Sea Road, Methil, Fifeshire, Scotland.
LOCATED————————————–Sea Road is located about half a mile south west of Methil town centre. The town of Methil lies 8 miles north east of Kirkaldy, an industrious coastal town linked with Buckhaven and Leven.
ORIGINAL SITE——————————-On dumping ground used by the adjacent Wemys Brickworks.
DATE CONSTRUCTED———————-Not known but he land was levelled to create a football pitch for junior football team Denbeath Star and became known as Den Park.
DATE VENUE OPENED———————Around 1930.
Meaning other sports may have taken place prior to the arrival of Greyhound Racing.
FIRST MEETING——————————May 30th 1934.
Greyhound Racing only.
LICENSED OR INDEPENDENT————Independent
All venues covered would have to be licensed with the government, licensed suggested in this section would refer to tracks operating under NGRC Rules.
INSIDE OR OUTSIDE HARE TYPE——–Inside Sumner hare.
Please note that the Electric Hare suggested is only a guidance and would have been in operation for a certain amount of time at this venue. Although it is not necessarily guaranteed that it was operational all the time, as other types of lure may have been used and updated as time progressed.
DISTANCES————————————245 and 410 yards.
Please note that most racing venues distances had become varied throughout the years, the ones given above were at once point set and offers only a guidance to the track size.
Please note that alterations at most racing venues throughout its existence would see that the circumference of the track would vary, the one shown above offers only a guidance to the track size.
BIG RACE NAMES—————————None known.
STADIUM SHARED WITH——————Denbeath Star FC then Star & Wellesley FC.
LAST MEETING——————————-During 1961.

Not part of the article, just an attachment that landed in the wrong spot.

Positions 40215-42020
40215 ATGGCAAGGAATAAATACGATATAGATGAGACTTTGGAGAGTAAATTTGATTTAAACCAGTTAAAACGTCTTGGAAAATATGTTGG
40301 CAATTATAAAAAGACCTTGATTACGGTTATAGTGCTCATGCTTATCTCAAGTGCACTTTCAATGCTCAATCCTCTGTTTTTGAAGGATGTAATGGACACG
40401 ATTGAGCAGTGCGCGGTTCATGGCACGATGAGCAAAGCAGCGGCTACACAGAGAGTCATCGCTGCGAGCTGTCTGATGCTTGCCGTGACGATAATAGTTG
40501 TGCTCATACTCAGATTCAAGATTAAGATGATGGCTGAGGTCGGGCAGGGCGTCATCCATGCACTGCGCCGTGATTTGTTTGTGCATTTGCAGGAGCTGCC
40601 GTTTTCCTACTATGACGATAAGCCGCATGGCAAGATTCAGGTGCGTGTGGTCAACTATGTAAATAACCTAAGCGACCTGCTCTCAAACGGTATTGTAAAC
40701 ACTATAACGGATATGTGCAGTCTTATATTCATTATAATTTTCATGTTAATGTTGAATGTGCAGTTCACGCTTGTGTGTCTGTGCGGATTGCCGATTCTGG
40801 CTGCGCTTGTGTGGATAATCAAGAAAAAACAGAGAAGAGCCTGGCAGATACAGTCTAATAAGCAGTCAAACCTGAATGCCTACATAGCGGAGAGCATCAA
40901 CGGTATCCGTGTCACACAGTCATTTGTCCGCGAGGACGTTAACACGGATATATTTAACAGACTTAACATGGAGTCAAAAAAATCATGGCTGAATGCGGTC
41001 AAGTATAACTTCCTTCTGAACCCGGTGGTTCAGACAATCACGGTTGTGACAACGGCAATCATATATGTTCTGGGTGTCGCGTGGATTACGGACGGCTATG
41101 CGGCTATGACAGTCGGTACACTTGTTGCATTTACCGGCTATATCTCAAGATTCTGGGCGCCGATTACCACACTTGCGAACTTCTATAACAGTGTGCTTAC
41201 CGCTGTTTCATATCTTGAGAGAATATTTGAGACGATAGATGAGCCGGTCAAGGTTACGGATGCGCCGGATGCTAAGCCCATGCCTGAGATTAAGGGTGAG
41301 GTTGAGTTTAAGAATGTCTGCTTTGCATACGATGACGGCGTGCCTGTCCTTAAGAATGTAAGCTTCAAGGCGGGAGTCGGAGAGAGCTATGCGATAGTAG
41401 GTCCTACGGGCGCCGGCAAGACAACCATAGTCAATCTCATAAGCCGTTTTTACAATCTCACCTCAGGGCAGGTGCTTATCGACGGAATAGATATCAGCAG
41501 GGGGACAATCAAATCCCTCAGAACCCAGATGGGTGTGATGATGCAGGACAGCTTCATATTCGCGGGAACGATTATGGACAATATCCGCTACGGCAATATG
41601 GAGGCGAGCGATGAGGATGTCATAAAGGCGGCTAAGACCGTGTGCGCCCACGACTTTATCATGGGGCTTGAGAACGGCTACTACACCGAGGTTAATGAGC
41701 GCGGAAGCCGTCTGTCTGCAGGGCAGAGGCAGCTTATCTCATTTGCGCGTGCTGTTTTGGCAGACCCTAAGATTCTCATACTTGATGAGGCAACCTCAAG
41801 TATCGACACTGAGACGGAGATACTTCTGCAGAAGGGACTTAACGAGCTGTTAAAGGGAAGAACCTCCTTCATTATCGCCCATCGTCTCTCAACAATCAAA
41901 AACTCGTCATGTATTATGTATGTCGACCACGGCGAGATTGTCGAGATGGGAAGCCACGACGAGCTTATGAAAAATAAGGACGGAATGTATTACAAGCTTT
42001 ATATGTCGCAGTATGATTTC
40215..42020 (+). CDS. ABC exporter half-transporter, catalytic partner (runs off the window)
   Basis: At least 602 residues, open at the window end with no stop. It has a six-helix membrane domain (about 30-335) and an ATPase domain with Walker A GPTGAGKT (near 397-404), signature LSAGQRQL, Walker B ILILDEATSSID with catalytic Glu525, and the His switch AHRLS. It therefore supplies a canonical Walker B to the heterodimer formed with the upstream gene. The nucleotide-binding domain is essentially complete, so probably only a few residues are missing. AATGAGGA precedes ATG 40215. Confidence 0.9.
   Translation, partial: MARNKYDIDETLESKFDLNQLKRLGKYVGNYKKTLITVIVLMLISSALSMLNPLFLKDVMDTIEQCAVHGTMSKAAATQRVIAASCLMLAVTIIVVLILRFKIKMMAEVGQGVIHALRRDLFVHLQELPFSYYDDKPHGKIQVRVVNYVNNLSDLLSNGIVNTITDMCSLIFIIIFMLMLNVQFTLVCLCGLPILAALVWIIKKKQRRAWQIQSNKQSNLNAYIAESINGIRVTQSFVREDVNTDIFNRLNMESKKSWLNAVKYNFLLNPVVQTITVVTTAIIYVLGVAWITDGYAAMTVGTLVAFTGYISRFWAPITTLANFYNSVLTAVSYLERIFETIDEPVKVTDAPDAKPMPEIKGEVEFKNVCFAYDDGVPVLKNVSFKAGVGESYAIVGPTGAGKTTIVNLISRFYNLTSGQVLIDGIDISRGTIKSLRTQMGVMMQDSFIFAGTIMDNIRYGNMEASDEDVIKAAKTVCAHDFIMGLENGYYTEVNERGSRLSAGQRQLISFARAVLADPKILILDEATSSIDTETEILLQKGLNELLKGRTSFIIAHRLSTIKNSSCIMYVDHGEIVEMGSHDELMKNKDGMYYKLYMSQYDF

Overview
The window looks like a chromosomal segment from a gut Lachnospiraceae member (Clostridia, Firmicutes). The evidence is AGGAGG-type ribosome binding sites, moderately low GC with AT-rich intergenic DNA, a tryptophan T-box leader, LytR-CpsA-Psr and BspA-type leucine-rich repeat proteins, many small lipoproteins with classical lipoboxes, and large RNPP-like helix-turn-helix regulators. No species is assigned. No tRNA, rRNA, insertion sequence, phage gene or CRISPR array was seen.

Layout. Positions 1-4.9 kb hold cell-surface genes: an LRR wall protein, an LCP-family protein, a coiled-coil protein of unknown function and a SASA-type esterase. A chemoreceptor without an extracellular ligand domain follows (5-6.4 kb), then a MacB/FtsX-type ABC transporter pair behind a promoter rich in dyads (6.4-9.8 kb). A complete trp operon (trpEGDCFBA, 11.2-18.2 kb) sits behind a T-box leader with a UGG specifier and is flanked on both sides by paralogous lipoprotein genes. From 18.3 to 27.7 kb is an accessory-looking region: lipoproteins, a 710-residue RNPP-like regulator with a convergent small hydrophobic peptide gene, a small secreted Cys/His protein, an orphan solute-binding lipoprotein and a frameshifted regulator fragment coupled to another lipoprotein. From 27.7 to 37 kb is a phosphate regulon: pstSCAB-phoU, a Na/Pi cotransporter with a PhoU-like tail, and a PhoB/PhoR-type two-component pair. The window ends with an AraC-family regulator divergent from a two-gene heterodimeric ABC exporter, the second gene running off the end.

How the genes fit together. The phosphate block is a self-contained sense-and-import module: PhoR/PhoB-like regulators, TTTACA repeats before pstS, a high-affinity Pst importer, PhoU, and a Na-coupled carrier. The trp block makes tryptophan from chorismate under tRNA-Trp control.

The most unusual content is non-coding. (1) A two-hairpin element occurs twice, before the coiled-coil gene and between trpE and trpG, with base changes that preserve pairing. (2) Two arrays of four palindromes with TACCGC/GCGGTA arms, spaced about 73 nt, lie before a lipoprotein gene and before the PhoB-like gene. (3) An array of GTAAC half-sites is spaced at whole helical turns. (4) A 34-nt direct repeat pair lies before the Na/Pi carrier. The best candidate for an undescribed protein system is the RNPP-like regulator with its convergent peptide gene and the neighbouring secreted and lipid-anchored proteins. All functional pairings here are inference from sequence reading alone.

Greyhound Racing only.
STADIUM CLOSURE DATE—————-1961
Meaning other sports may have taken place after Greyhound Racing had ceased.
STADIUM DEMOLITION——————–Not known.
BUILT ON SITE——————————–A Police Station and Forth View Care Home.
In some cases, structure’s that originally covered the venue after the stadium had been demolished, may have been themselves demolished too, so the one described is more likely to be the one which now presently covers the site.
EVIDENCE LEFT TODAY——————-There is a pair old white gateposts next to cottage just off Sea Road may have been access to some part of the site. The red brick boundary wall that separated the track and the Brickworks is still there today.
FURTHER COMMENTS———————None as yet.
The Fifeshire town of Methil lies in a very industrious area on the west coast of Scotland, bordered by the towns of Leven and Buckhaven. Methil’s nearest city is Dundee, a city which lies on the northern banks of the Tay Estuary 30 miles away to the northwest, but its nearest greyhound track would have been Thornton, situated eight miles in a south westerly direction.
The track at Methil was found roughly half a mile southwest of Methil’s town centre, on land hemmed in by Sea Road and Cowley Street, which branches off the B391 Wellesley Road. The original site had been a dumping ground for the Wemys brickworks next door, before being levelled to form a football pitch for the local junior football club, Denbeath Star. The venue became known as Den Park, but changes came in 1934 when a group of Greyhound Racing enthusiasts approached the football clubs committee to construct a greyhound track around the perimeter of the football pitch.
Opening up as a flapping track, Methil’s first meeting came on the 30th of May that year, staging six dog races over distances of 245- and 410-yard handicapped races. The greyhounds originally chased a Ball Hare type lure, but later an inside Sumner type hare system was installed. Further information regarding greyhound racing at Methil remains sketchy other than it closed during 1961, and that Star and Wellesley Football club also used the football pitch up until 1941.
The site is now covered by a Police Station and The Forth View Care home, both located south of Sea Road. Little evidence remains of the venue, but a red bricked boundary wall is still clearly evident on its Western edge, along with a rusty old access gate, flanked by two large white stone posts found next to a white cottage, which possibly could have been an access to its car park in days gone by.
A programme, photograph or even memorabilia for this track is required for this page, if you can help please contact me.